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Another Labor Government under-estimates its costs

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John Anderson, MR Deputy Leader, National Party of Australia Shadow Minister for Primary Industry Media

Canberra: Phone (06) 2 7 7 4074

Gunnedah: Phone (067) 42 3155 Release


The new Labor Government in NSW is set to compound Australia's economic problems by reducing timber exports, putting timber workers on the dole, and increasing the import bill, according to National Party Deputy Leader and Shadow Minister for Primary Industry, John Anderson.

Mr Anderson said it would not surprise anyone who has dealt with a Labor Government that the NSW Premier had underestimated to cost of his forest plan and it was now estimated to cost more than $200 million - not the $60 million he spoke of before the election.

'This is vintage Labor win votes by making promises and then try to hide the real cost.

'W e have recently seen this in the Federal Budget where the so called "surplus" is in reality a big deficit.

"In Victoria we saw the previous Labor Government, in an effort to appease extreme greens, refuse to allow residue from logging to be used for woodchips. That Government simply paid for this material to be burnt on the forest floor.

"This senseless decision not only cost Victoria $10 million a year in royalties, but it cost Australians $100 million a year in export income.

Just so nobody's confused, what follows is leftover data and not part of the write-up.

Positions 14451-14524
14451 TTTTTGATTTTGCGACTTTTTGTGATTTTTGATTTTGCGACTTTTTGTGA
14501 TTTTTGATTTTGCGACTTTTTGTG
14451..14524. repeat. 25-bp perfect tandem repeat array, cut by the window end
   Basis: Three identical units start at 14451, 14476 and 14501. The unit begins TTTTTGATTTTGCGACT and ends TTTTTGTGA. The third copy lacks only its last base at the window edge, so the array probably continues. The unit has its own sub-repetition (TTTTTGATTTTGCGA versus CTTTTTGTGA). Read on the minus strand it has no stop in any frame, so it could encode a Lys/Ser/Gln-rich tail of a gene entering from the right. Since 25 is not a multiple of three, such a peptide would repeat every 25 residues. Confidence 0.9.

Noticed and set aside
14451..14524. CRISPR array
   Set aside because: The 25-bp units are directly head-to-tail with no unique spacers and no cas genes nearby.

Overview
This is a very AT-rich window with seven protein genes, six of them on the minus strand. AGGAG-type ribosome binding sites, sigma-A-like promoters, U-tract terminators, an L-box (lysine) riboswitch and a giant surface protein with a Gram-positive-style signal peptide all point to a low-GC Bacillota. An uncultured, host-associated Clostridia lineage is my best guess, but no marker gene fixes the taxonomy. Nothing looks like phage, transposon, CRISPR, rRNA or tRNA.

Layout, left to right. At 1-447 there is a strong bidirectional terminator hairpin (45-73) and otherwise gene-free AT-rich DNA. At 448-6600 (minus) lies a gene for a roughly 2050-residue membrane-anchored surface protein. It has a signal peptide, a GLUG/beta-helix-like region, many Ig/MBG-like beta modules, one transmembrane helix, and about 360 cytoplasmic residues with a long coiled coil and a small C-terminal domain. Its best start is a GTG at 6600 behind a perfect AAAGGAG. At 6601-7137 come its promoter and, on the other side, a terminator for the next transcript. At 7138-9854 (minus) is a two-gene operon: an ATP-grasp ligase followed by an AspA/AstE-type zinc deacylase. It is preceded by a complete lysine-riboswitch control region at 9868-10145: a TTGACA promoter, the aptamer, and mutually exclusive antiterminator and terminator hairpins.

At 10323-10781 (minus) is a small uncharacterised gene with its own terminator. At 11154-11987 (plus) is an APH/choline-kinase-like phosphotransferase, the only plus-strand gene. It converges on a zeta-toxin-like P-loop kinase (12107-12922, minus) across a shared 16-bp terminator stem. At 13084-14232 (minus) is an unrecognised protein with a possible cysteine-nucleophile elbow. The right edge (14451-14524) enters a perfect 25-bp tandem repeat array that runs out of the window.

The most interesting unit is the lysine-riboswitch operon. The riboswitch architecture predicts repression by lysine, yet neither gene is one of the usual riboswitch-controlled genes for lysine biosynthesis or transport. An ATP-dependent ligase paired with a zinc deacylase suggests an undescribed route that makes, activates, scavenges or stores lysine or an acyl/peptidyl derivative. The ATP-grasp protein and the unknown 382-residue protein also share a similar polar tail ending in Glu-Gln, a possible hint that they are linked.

W e saw the Keating Government hand out money to green groups to assess the forests and we lived through the wish list of 1300 coupes which eventually dropped to 264 and will in time drop to less than 100.

'This industry, which should be expanding through plantations and value-adding, is continuing to slip back, and our imports of timber and paper products are continuing to grow. These imports now account for about $2 billion or about 8% of our $27 billion trading deficit.

"Now Mr Carr's plans will cause the industry to shrink further and imports to rise. It also sends the wrong message to investors and they will continue to look at other countries for value adding."

Mr Anderson said the quickest way to end the export of woodchips was to provide investor confidence so that more pulp and paper mills could be built in Australia.

"In this way we could eventually be an exporter of these high-value products instead of an importer, Mr Anderson said. COMMONWEALTH PARLIAMENTARY LIBRARY

END 18 MAY 1995